About the only justifiable complaint, mind, being that there were no real special effect zingers that weren't in the trailer. Everything else could have been predicted.

It was complicated without being complex.

You had dreams within dreams, and every single dream was a version of an inferior James Bond movie. There was almost no dreamstuff, even by Hollywood standards - the only thing out of place was one instance of a freight train coming down the street against the traffic. As to the mysteries of the unconscious, nothing; Freud lived in vain. One mildly discreditable repressed secret, but no monsters from the id, no dimly seen forms in the corner of your eye, no distractions from what was basically a caper movie. I should have gone to the anime festival.

Prominent indigenes

Looking up the Council, for the Order of Australia (the one that does the awards) I see that the NT representative is one Tba Tba. Good, I say, an islander, it's about time that there was indigenous representation..... and I then google him or her to to discover their sex for the gender breakdown table...

To Be Announced. It was the saying it twice that threw me.


Thursday, September 09, 2010

Admission against interest

I predicted, I see, that the final votes would fall for Abbott; not so. Which probably means that they'll hold out till July, when the case is altered. Interesting times.

The Case of the Red-Headed Dwarfs, part 27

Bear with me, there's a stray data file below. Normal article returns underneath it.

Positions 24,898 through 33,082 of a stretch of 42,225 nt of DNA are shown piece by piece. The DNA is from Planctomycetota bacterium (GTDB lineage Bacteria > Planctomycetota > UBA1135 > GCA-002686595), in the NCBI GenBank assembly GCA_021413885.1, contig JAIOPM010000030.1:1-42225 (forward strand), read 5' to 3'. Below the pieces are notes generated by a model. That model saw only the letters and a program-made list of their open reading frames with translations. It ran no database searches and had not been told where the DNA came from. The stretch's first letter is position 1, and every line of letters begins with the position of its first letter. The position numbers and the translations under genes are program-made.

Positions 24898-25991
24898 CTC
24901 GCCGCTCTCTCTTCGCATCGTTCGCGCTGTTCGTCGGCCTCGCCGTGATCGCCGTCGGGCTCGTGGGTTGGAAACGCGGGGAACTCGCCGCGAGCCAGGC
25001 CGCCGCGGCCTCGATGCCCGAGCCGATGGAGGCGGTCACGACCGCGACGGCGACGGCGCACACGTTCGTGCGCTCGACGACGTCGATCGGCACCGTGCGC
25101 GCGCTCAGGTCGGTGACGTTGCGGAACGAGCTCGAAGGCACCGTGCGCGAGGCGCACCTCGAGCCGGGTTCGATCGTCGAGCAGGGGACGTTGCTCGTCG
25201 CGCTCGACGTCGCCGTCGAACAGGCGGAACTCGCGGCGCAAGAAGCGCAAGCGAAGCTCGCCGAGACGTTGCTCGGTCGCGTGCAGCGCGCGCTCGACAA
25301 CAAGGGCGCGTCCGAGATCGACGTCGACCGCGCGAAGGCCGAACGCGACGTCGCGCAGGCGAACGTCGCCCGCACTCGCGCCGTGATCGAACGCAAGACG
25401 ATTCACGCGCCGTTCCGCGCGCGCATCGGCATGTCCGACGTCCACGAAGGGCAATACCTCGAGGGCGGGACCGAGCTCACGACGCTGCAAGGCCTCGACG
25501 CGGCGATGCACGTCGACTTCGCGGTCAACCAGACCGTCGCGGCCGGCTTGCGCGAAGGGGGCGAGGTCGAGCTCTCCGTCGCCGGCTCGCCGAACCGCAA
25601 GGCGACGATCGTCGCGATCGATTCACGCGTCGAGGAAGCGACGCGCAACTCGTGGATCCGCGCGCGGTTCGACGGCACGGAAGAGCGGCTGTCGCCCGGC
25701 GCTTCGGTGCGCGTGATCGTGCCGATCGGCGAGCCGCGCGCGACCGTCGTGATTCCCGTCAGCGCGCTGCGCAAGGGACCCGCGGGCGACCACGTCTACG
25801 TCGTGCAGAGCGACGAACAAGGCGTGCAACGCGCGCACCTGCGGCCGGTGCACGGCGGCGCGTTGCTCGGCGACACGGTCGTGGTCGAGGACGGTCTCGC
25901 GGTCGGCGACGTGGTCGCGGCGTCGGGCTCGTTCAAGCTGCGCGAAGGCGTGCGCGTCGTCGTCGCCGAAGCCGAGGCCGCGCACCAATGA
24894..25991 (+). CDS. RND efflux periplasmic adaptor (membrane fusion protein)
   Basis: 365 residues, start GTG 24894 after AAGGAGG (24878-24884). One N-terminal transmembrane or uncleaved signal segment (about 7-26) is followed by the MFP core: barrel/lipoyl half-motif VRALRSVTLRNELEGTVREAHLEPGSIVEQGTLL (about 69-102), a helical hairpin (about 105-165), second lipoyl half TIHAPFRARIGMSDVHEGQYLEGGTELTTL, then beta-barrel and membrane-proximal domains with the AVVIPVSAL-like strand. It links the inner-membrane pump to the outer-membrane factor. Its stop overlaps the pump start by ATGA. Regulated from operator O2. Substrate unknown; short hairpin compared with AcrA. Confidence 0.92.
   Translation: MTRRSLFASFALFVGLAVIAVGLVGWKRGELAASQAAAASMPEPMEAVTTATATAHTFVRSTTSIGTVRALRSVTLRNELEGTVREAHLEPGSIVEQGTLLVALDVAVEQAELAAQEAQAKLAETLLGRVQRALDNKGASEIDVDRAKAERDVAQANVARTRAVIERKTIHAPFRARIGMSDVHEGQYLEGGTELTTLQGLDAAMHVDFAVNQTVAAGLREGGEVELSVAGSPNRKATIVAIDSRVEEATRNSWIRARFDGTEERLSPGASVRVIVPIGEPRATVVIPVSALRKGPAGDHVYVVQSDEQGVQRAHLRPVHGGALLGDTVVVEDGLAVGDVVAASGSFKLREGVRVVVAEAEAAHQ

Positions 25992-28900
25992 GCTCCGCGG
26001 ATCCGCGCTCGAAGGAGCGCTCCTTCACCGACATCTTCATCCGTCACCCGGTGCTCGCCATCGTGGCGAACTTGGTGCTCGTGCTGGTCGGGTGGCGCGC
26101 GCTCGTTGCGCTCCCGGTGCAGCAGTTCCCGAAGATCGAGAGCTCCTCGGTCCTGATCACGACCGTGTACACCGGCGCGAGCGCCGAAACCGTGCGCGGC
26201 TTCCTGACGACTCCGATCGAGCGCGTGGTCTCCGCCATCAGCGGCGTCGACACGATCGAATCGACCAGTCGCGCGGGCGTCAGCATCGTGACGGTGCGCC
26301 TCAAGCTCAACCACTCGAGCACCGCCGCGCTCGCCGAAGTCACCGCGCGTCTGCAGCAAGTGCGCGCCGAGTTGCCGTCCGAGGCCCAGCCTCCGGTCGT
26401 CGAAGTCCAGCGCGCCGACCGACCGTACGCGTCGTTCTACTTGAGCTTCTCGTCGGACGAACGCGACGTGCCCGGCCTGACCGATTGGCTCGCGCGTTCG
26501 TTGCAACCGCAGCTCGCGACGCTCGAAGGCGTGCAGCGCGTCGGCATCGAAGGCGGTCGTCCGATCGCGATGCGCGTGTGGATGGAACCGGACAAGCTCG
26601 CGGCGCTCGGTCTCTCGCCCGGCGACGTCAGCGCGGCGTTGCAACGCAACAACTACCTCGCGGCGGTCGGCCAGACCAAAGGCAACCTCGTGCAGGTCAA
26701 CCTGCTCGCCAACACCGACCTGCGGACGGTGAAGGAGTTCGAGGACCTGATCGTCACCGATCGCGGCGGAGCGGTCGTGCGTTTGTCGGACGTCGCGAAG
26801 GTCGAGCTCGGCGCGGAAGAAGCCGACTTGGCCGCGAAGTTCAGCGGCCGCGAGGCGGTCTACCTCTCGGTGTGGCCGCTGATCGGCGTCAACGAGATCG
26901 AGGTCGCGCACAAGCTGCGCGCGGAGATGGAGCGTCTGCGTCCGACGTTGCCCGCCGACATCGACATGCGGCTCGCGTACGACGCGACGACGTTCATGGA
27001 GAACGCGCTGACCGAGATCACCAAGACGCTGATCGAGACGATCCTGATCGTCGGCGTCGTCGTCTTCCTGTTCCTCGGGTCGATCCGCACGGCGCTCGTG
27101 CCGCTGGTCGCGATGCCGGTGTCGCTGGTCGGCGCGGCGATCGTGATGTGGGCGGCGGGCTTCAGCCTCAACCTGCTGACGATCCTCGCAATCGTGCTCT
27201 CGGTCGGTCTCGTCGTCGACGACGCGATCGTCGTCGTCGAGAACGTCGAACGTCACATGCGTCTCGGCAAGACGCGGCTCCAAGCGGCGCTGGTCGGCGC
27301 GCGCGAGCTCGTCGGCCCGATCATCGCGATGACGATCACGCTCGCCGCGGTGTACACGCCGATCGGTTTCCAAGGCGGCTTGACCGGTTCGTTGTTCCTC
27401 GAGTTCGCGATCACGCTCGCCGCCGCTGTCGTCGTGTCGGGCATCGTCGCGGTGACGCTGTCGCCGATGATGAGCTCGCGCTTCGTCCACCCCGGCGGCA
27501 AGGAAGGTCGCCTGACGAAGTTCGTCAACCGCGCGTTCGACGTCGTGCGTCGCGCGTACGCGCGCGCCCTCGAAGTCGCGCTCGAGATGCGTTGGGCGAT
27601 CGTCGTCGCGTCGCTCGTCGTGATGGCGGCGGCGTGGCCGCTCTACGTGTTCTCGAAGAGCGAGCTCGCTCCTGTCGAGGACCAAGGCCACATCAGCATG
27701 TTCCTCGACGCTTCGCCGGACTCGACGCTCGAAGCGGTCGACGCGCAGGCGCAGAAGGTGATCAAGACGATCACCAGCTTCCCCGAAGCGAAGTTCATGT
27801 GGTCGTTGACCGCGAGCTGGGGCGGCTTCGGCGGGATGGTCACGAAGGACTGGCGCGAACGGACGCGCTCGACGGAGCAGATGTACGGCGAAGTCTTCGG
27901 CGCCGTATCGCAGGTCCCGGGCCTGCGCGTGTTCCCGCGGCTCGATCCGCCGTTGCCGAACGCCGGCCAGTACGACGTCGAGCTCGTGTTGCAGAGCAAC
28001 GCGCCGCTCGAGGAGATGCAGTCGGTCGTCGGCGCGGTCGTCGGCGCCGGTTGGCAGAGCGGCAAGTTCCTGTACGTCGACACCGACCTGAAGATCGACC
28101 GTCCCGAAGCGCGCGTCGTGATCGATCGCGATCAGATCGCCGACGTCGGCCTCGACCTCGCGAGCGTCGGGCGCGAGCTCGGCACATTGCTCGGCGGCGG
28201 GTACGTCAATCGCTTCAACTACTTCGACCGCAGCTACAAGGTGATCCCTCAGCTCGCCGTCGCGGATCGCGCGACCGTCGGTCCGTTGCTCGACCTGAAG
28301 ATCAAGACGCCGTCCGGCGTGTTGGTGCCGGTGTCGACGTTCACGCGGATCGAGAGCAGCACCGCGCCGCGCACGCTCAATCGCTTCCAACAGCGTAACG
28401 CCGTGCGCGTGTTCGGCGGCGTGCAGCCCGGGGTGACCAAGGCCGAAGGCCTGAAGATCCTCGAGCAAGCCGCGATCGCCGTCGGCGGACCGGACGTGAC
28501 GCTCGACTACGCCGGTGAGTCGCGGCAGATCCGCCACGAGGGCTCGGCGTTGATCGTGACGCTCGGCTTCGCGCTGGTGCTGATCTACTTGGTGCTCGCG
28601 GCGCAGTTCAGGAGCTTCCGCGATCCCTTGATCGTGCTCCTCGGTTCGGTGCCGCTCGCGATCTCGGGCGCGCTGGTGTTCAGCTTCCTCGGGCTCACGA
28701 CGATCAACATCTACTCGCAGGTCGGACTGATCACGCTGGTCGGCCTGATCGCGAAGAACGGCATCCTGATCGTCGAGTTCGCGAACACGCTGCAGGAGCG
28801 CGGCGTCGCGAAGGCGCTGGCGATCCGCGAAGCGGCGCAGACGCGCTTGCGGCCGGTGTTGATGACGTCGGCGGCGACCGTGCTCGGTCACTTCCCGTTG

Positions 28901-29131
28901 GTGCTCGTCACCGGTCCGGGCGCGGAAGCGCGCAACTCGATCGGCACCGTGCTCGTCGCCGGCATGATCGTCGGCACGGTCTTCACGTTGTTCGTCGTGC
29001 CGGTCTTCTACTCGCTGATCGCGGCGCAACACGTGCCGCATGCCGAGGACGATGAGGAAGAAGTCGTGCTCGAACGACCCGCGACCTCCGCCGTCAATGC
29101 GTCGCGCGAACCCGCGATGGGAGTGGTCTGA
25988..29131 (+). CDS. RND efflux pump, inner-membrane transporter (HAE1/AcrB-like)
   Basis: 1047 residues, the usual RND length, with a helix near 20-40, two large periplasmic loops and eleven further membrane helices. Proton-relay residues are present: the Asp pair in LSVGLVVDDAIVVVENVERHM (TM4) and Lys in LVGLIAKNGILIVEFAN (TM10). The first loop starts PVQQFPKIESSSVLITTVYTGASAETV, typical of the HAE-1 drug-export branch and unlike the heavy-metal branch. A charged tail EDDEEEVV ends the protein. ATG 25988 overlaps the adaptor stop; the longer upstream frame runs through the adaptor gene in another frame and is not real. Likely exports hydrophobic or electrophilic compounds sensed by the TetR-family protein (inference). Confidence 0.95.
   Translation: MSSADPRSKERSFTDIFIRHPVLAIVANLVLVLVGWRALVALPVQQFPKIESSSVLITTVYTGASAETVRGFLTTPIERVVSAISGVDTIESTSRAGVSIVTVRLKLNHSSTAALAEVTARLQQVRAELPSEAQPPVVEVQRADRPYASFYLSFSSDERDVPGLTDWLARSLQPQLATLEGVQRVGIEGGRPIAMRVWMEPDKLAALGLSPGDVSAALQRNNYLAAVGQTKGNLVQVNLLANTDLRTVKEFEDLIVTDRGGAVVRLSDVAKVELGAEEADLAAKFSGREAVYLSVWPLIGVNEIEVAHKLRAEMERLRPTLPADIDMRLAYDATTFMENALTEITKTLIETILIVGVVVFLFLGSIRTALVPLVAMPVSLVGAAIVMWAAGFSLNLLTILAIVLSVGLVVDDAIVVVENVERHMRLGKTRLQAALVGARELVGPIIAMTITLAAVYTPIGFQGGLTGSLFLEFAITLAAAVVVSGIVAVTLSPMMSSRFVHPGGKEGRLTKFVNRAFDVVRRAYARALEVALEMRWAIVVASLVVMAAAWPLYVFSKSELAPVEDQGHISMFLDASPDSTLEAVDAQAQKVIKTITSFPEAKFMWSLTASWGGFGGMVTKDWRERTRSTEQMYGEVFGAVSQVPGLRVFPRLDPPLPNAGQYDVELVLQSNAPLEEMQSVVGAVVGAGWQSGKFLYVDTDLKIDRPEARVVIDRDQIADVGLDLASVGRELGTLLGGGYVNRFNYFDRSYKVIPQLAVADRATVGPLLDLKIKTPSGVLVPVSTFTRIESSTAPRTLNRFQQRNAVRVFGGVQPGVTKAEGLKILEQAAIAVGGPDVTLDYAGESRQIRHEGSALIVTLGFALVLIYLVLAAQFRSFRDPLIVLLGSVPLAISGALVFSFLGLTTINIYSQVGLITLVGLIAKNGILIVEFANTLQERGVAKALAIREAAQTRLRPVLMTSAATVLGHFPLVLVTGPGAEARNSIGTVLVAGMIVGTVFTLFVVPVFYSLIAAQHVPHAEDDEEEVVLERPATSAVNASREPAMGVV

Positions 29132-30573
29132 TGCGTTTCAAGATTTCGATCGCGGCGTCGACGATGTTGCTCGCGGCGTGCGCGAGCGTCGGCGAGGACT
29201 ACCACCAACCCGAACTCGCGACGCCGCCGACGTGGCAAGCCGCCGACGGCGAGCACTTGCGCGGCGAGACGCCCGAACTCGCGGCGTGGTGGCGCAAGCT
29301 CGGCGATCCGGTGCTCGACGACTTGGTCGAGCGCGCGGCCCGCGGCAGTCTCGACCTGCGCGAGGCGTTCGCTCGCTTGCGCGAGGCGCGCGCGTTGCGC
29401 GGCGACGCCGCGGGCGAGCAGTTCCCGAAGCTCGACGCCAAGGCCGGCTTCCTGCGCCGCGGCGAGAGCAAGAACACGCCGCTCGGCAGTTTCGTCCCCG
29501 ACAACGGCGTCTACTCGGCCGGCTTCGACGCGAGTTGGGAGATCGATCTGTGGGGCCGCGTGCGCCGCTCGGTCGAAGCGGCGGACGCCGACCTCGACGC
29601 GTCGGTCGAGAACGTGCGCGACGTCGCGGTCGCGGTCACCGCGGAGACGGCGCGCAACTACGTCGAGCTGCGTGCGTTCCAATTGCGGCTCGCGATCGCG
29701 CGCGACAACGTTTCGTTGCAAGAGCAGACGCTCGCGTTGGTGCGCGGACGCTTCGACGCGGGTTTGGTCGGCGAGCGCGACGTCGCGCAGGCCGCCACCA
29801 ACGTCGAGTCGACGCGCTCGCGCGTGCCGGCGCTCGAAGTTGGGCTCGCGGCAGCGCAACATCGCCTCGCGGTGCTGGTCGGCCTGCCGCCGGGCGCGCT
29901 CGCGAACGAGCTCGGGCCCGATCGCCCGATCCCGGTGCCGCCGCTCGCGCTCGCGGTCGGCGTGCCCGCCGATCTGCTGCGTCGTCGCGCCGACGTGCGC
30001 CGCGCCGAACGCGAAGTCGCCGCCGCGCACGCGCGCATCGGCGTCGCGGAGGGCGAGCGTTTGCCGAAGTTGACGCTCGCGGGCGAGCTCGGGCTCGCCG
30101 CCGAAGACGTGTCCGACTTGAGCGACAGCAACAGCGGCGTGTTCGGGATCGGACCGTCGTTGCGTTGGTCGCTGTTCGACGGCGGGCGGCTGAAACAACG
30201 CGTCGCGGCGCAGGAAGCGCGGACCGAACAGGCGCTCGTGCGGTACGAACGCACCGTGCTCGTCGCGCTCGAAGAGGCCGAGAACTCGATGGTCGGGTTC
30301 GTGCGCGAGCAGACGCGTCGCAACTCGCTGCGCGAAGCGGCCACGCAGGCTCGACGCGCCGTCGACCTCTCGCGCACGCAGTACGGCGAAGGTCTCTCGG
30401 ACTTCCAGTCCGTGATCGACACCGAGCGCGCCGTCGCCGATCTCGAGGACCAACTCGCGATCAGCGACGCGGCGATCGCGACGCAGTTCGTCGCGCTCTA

'The present position,' said Mr. Justice Cocklecarrot, 'would appear to be this: A body of twelve red-bearded dwarfs, in its capacity as a firm of rocking-horse makers, is bringing an action against itself, in its capacity as a hydraulic laundry, alleging that a twill covering for the tail of a rocking-horse was destroyed by the said laundry. But the position is complicated by the fact that the horse in question has no tail. It is, therefore, difficult to see how any case arises. Nor is the matter clarified by regrettable horseplay.'
A Dwarf: Rocking-horseplay, I submit, your reverence.
Cocklecarrot: You will kindly address me properly or not at all.
Dwarf: Not at all what?
Cocklecarrot: What do you mean, 'what'?
Dwarf: No. What do you mean, 'what'?
Cocklecarrot: What I said was - oh, go to the devil!


OK, there's a movie in this one.

Wednesday, September 01, 2010

The Case of the Red-Headed Dwarfs, part 26

An attempt was made to resume this case on the next day, but since the twelve red-bearded dwarfs are both plaintiffs and defendants, Cocklecarrot was rather at a loss as to how to proceed. He had, however, discovered a precedent in volume XV fn of Blitherstone, the case of a Miss Frack, who brought an action for libel against herself. Miss Frack was a novelist who, to obtain publicity, wrote a novel under the pen-name of Miles Euston, in which she said that Miss Frack, one of the characters, was a thief and a forger. She was awarded damages against herself, and was in the papers for three days, which sent her sales bounding up.
Matters were complicated, however, by the dwarfs entering a plea of Cujusmodo. Nobody had ever heard of this plea, until one of the counsel unearthed it in the third year of the reign of Henry II. There the matter rests at present.

Age bin - Fossils

As Peter Costello points out, in a hung parliament the power of every single parliamentarian goes up. One further consequence of this is that we are likely to see an unusual rigidity in party nominations. Any member who got knocked out in the next round of preselections would have every possible motive to do a Craig Langdon and walk out in a huff, and party leaders will heavy all concerned to make sure that doesn't happen. If you were thinking of challenging a sitting member next time round, forget it.

Blog Archive

Search This Blog


Follow by Email

Total Pageviews